Massachusetts Legislature Passes Controversial Solar Energy Bill
After months of negotiation, the Massachusetts Legislature finally reached a compromise to raise the caps on the state’s controversial “net metering” program. The net metering program enables solar (and other alternate energy) producers to sell excess power their systems produce back to the grid for a credit on their account. However, the previous law capped the amount of energy that power companies can accept as a percentage of each company’s highest historical peak load. That is, power companies are currently limited by law from accepting more than 4% at private companies and 5% at public companies of the most electricity historically consumed by their customers at any one time. These restrictions threatened to make the fledgling solar energy industry in Massachusetts a victim of its own success. By the end of 2015, some advocates reported that 171 Massachusetts communities had already reached their cap, including much of Eastern Massachusetts. As these caps were reached, new solar projects were stuck in the shade—with owners unable to capitalize on their solar investments. Time was also of the essence because federal renewable energy tax credits—which help further incentivize solar development—are set to expire at the end of 2016. Solar projects hoping to take advantage of these credits need to begin construction soon, and some worried that without an update to the law would result in millions of dollars in solar investment moving out of state.
Although the Senate introduced legislation to alter the cap in July 2015, and Governor Baker introduced his own legislation a month later, the House waited until November 17—two days before the legislature was scheduled to enter a recess—to file it’s version: H. 3854. Although members of the House and Senate joint committee tried to quickly negotiate a compromise between the two proposals, after a short 90-minute session they conceded the issue was too complex and that it would take more time than they had before the recess to reach an agreement. The House bill—which was considerably more conservative than the Senate or Governor’s versions—was quickly decried by many solar advocacy groups. While the House agreed with the Senate that the cap should be raised to 1,600 megawatts—a 2 percent increase over existing caps—it also included utility industry friendly provisions allowing for the addition of a “minimum monthly reliability contribution” to net metering bills, reduced future net metering compensation rates from retail to wholesale prices above the 1600 megawatt cap, included a provision switching all net metering compensation rates to wholesale rates after 15 years, and organized a solar incentive program under the ultimate oversight of the Department of Public Utilities. The House’s last-minute submission drew objections from some lawmakers, including Senate President Pro Tempore Marc Pacheco, who referring to the House’s proposal as “the utility bill.”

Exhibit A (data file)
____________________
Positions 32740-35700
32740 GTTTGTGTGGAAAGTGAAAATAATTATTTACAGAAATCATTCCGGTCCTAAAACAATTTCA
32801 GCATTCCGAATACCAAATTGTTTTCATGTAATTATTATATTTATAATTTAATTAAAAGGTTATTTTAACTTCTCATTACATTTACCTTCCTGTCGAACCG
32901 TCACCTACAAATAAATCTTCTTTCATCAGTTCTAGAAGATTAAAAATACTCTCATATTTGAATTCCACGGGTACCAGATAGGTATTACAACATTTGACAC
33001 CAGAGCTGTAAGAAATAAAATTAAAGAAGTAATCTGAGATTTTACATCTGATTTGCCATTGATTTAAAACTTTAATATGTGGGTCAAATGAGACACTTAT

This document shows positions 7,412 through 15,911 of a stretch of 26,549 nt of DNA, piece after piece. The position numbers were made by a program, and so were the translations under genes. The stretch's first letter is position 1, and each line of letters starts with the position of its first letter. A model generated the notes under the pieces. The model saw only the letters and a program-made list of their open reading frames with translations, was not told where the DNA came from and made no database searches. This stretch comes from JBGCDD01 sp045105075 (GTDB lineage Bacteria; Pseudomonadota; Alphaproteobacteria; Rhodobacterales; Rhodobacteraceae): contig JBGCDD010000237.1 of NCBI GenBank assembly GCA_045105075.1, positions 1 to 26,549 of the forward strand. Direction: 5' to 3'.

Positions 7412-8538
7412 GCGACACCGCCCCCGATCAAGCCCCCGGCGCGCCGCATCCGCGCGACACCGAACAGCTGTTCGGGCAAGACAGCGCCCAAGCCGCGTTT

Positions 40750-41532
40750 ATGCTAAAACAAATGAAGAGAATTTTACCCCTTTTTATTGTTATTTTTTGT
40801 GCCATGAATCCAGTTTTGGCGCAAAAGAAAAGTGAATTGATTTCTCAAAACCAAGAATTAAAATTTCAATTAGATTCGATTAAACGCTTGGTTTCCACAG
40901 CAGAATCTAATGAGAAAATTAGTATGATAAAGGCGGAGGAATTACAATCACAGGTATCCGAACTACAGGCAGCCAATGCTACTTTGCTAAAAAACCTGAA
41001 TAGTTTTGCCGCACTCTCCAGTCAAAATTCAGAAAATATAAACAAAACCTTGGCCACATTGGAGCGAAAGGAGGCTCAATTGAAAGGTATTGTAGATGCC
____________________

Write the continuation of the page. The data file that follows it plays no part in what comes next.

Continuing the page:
Of course, the question remains whether the net metering program is in the best interest of the public. Some argue that net metering—particularly residential net metering— essentially shifts electricity distribution costs onto energy customers that do not produce solar energy. This amounts to a subsidy for alternate energy producers from non-alternate energy producers. In fact, a recent MIT study and a report from the Louisiana Public Service Commission both concluded that residential net metering should be abolished altogether, in part because pushback from utilities companies will threaten solar power development in general. However, many solar advocates dispute these conclusions. In fact, several other state reports have found either neutral or positive effects from net metering programs—including studies from Vermont, Nevada, and Mississippi. And while net metering remains controversial, states have overwhelmingly chosen to adopt some sort of net metering approach, with only 4 states (South Dakota, Tennessee, Mississippi, and Alabama) currently rejecting any sort program. However, states almost all impose some sort of cap on net metering credits, with only 3 states (Arizona, New Jersey, and Ohio) imposing no net metering capacity limits.
With the mixed opinions on the effectiveness of net metering credits, Massachusetts lawmakers cannot be blamed for taking a cautious approach, and ultimately, that is what happened when Governor Baker signed a compromise bill into law in April 2016. The new law raises the net metering cap by 3% for public and privately owned installations while decreasing the value of the credits for power sold by many of the solar producing customers by 40%. Residential customers, municipalities and small commercial projects will continue to receive retail rate credits and existing projects will be grandfathered in at the retail rates they receive now for 25 years. According to the State House News, lead Senate negotiator Sen. Benjamin Downing (D-Pittsfield) stated, “Solar will continue to grow and play a vital role here in Massachusetts and its going to do so in a cost effective way.”
This, however, is not the end of the issue. The Legislature will likely have to revisit the caps within a year when they are again reached. California and New York have both put into place a long-term and comprehensive plan for increased solar energy production and net metering. Massachusetts should do the same in the next session, which begins in January 2017.
Tyler L. Spunaugle is from Miami, Oklahoma and graduated from Dartmouth College majoring in both Philosophy and Native American Studies. Tyler is scheduled to graduate from Boston University with a Juris Doctor in Spring 2016, with active participation in two of BU’s clinics. After graduation, Tyler will be working as a staff attorney for the Government Accountability Office in Washington, DC.